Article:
What is dead money in poker?
This term can be used (in a not-so-nice way) to talk about a player who is extremely unlikely to win.
However, the most-used meaning of “dead money” is talking about chips in poker. An ante is a good example of dead money in poker. It’s not connected to any action in the hand, but it does make the pot larger.
Another example of dead money is the blinds when the players in those positions fold, plus other bets from players who have folded. A squeeze can also force players to fold and leave dead money on the table (like you can see here).
Dead money is important because it adds extra chips to the pot, which means more profit – if you can go after it smartly.
Dead Money: Where Does it Come From?
Dead money refers to chips or players.
If you’re talking about chips:
Dead money means any chips that are not connected to a player in the hand.
The blinds, antes, and chips from a player who folds are dead money. It’s a term for tournament (MTT) poker and cash games too.
So, if you make a bet, that is not an example of dead money. However, if you fold your hand and when you get raised – but other players continue playing – your bet is now dead money.
If you’re talking about a player:
Dead money means that a player is not very skilled and probably won’t win the pot. If you’re stealing blinds from another player, maybe it’s because you think they are “dead money”.
Bomb Pots Create Lots of Dead Money
Have you heard of bomb pots? Instead of having a normal preflop, everyone donates some big blinds and goes right to the flop, completely skipping the preflop action.
Every player at the table sees a flop together in a bomb pot, but the pot is already large. You’ll be up against a bunch of random hands and you won’t have any information about your opponents.
Sometimes, like here in this ACR Bomb Pot, you get a favorable hand. Rampage sees a good situation developing in front of him. Although he isn’t in the latest position, having two overcards with the nut flush draw is great news in a Bomb Pot.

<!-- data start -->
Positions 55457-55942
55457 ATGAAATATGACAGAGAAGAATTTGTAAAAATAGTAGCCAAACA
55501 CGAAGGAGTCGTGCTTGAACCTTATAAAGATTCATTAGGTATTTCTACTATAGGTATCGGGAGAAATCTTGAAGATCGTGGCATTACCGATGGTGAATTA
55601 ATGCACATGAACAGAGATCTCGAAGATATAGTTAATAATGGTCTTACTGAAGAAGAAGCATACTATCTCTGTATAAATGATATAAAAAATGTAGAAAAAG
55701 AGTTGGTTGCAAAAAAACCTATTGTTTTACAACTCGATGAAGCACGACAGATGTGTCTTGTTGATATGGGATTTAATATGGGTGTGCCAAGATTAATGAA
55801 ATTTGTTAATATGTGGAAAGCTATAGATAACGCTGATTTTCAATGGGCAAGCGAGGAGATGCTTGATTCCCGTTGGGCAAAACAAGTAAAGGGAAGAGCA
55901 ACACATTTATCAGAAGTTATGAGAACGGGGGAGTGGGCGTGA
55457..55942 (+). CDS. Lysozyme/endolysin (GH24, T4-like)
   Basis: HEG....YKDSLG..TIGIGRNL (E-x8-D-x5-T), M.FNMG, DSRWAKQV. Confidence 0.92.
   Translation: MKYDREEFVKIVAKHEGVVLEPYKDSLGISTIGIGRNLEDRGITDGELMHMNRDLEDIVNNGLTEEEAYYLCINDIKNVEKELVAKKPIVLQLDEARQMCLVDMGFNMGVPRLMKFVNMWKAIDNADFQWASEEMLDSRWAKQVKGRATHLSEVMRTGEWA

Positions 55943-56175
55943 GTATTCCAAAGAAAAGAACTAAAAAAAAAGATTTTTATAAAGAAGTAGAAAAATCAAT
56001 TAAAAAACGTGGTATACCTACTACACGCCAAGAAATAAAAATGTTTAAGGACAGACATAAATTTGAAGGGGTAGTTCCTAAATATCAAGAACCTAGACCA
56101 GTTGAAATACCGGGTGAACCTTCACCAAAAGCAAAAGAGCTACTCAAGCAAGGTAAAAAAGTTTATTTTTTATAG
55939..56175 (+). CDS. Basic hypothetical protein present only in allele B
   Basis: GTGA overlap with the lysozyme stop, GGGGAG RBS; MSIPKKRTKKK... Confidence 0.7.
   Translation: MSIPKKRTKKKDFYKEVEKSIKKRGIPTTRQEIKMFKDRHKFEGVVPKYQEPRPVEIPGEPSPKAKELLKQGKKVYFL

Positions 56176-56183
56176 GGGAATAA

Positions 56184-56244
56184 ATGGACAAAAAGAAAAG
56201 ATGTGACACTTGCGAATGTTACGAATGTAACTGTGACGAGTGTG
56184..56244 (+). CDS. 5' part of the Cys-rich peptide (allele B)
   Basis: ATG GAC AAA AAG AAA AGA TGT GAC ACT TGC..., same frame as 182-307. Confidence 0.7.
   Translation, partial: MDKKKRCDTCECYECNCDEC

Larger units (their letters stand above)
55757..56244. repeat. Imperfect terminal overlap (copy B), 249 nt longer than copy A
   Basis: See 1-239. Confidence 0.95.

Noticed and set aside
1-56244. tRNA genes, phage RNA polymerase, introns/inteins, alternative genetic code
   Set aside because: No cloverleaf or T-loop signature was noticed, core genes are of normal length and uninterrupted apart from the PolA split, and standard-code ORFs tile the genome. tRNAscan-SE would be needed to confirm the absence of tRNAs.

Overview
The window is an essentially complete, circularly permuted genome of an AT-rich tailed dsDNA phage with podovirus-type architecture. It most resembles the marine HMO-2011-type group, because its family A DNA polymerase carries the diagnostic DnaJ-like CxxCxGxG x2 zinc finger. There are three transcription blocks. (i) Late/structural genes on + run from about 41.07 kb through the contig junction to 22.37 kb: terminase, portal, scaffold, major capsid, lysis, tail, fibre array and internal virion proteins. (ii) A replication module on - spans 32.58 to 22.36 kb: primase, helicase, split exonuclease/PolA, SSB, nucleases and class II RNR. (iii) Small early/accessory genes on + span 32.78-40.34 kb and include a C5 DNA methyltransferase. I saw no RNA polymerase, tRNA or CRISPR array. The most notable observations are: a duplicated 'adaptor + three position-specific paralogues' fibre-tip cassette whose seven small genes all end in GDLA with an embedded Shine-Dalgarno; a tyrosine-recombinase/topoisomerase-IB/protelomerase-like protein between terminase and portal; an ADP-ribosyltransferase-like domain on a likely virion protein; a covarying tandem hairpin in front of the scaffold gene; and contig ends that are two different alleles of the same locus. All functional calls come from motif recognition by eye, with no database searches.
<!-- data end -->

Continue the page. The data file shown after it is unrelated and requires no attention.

In this 9-max game that Rampage is playing in, each player game $8 to the bomb pot, or 4 bb. After that, $3 of rake was taken. (9 players x $8 = $72 – $3 = $69).
That’s almost 35 big blinds in the pot and these Bomb Pots happen 4 times each hour.
Dead Money in GGPoker Splash Pots
A GGPoker Splash Pot is not the same as a bomb pot, but there is still going to be dead money here.
Like a bomb pot, the players all donate a set number of big blinds, but the action starts preflop in a Splash Pot. So, it’s like a regular hand of poker – with a bunch of dead money in the pot.
If you play Rush and Cash (GGPoker’s fast-fold poker tables) and the table turns golden, you’re in a Splash Pot. A random number of big blinds will go into the middle and you’ll have extra incentive to win the hand. Hopefully, you get as lucky as Paul did in our screenshot.
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How to Play if Dead Money is on the Table
Anytime there is dead money on the table, you can win more chips. That’s the obvious part, but how should you adjust your strategy?
Be aggressive, but not wild.
The risk vs. reward is more attractive when there is dead money out there in the pot. Whether the dead money is there now, or you plan on squeezing another player out of the pot to create more dead money, it’s got to be considered. This extra cash means that you should be slightly more aggressive, but don’t feel like you must commit over a few extra big blinds.
Anticipate the extra aggression from opponents.
This is especially true for dead money in ACR or WPT Bomb Pots. Players will get extremely aggressive over the extra chips in that pot, so you can expect a wider range from those players. Expect large overbets, shoves, and steal attempts. Be wary if the players with a low VPIP are getting involved in a big way.
Use raises and 3-bets to get dead money from weaker players.
Raising to force players out of the hand, also known as an isolation raise, can put some dead money into the pot. You’ll collect the weaker player’s preflop calling chips and anything else, plus, your equity will increase with every fold – plus, who doesn’t love the fold equity?
Want to Play in a Freeroll Tournament Today?
A freeroll is a tournament with a cash prize and no cost to enter. It’s also a poker term for a situation where you can either break even or be successful – without anything bad happening.
That’s very true for freeroll tournaments. You gain experience, and if you’re playing well and avoiding bad beats, you could win a nice payout.
One of the best sites, partypoker, has freerolls running every hour for up to $200. That’s 24 chances to win every day!